"Would you like to be in a film? You can play yourself or a fictional character. Call Gillian." These words, placed in a newspaper advert, instigated the project which would become Self Made, a feature-length artists' film by Gillian Wearing, which plays today at the BFI.
Wearing is one of the artists designated alongside names such as Tracey Emin, Damien Hirst and the Chapman Brothers, and others, as the Young British Artists. Awarded The Turner Prize in 1997, Wearing has been one of the most industrious, successful and respected of the group. Since the mid-1990s, since her first advertisement in Time Out asking for people to "Confess all on video. Don't worry, you will be in disguise. Intrigued? Call Gillian.", Wearing has sensitively built a collection of films made of encouraging strangers to publicly admit their most personal of thoughts and actions.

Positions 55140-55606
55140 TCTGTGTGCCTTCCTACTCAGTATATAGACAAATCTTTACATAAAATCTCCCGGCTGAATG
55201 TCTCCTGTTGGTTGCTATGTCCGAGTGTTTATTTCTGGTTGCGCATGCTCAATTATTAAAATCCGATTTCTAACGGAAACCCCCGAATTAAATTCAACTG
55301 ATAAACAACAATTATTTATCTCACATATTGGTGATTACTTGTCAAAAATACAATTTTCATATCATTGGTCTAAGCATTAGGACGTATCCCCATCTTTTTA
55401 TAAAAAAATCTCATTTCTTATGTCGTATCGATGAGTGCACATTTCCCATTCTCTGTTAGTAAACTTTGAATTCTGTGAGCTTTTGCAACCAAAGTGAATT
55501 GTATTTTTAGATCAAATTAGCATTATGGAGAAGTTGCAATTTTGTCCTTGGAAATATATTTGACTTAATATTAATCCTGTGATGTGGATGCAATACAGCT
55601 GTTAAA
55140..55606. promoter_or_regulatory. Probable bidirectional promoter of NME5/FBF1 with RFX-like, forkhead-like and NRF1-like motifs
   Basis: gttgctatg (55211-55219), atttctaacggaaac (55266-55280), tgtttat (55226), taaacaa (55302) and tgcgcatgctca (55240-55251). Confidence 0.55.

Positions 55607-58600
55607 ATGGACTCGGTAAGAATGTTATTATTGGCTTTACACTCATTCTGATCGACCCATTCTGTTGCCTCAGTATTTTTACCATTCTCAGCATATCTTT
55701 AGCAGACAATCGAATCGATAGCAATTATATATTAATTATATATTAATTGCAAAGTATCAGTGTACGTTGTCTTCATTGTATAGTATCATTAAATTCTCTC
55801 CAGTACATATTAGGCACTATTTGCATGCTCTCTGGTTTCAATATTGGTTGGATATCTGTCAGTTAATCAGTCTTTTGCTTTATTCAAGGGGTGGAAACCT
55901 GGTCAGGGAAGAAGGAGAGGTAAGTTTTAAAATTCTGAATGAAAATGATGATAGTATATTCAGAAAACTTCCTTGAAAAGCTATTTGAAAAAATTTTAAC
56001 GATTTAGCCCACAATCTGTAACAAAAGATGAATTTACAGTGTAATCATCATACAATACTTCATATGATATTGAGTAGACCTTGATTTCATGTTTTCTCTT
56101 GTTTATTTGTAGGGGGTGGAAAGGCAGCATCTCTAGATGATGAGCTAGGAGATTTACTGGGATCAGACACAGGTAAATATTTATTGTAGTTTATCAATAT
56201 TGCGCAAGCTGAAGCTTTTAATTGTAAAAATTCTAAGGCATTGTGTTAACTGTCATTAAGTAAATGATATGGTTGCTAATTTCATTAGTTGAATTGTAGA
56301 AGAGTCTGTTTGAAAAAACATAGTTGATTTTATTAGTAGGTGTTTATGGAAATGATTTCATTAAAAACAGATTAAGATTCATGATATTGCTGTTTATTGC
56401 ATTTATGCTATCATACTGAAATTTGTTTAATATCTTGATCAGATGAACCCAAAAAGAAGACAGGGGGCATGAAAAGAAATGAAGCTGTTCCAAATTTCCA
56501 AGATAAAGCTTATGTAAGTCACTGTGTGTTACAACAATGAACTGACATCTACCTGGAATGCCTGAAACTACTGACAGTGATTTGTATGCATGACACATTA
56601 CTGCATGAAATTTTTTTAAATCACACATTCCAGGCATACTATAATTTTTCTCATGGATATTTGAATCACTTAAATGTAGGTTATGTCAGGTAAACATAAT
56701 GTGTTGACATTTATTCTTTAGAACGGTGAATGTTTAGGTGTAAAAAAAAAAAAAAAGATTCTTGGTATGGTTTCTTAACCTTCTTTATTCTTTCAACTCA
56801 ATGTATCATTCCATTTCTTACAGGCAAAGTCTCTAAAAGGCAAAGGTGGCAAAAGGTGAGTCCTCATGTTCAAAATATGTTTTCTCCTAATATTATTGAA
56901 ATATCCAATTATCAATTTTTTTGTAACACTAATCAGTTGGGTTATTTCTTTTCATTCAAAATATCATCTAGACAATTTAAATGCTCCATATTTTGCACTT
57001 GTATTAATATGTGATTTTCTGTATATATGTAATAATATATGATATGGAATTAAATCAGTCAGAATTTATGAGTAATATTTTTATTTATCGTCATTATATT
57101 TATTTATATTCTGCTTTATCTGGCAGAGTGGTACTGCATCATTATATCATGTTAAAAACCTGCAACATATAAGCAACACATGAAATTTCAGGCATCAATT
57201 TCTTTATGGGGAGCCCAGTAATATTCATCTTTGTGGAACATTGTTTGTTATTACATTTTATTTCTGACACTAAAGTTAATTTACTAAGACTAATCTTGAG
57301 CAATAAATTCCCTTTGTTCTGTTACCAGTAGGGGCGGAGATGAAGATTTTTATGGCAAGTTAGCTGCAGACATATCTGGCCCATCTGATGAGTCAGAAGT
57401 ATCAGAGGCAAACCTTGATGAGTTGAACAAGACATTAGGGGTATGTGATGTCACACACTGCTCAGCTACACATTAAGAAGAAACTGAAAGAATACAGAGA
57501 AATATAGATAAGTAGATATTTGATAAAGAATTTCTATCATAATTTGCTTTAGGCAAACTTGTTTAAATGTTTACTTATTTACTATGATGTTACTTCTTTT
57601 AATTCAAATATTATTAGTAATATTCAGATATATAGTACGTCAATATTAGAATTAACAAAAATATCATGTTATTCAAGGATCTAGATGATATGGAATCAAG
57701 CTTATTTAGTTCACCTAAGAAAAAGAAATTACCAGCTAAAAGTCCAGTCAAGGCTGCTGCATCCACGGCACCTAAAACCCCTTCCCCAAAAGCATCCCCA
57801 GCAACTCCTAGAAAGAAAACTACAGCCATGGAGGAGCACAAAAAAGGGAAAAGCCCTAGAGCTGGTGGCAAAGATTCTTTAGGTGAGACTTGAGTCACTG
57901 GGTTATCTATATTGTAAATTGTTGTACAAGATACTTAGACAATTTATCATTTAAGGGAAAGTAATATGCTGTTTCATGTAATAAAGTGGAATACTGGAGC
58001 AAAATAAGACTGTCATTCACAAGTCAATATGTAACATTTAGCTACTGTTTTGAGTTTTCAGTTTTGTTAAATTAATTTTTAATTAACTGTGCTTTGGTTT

Self Made is Wearing's debut feature film, in which the artist encouraged seven people to explore an aspect of their personality that they would usually keep private. Through Method Actingworkshops, the seven participants created their own cinematic situations, at once intimate and imaginative and suddenly very real and very public, this hybrid of drama and documentary. Each participant explores extreme directions, from feeling unloved to acts of severe violence. As viewers we are made to feel curious and voyeuristic, but just like glancing upon the pages of an open diary, it is endlessly fascinating.